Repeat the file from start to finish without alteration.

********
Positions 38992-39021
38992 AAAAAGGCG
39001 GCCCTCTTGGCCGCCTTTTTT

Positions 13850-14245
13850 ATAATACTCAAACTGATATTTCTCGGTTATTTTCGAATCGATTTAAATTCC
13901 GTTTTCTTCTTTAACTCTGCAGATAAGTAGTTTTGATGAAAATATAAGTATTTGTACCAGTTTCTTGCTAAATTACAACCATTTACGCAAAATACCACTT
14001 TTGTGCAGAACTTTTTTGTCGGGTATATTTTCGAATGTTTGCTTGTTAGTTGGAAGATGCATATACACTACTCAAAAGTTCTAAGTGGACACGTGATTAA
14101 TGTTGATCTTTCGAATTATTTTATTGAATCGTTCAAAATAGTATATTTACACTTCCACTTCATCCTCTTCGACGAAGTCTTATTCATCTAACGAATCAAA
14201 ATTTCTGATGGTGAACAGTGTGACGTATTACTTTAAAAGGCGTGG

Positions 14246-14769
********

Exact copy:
Positions 38992-39021
38992 AAAAAGGCG
39001 GCCCTCTTGGCCGCCTTTTTT

Positions 13850-14245
13850 ATAATACTCAAACTGATATTTCTCGGTTATTTTCGAATCGATTTAAATTCC
13901 GTTTTCTTCTTTAACTCTGCAGATAAGTAGTTTTGATGAAAATATAAGTATTTGTACCAGTTTCTTGCTAAATTACAACCATTTACGCAAAATACCACTT
14001 TTGTGCAGAACTTTTTTGTCGGGTATATTTTCGAATGTTTGCTTGTTAGTTGGAAGATGCATATACACTACTCAAAAGTTCTAAGTGGACACGTGATTAA
14101 TGTTGATCTTTCGAATTATTTTATTGAATCGTTCAAAATAGTATATTTACACTTCCACTTCATCCTCTTCGACGAAGTCTTATTCATCTAACGAATCAAA
14201 ATTTCTGATGGTGAACAGTGTGACGTATTACTTTAAAAGGCGTGG

Positions 14246-14769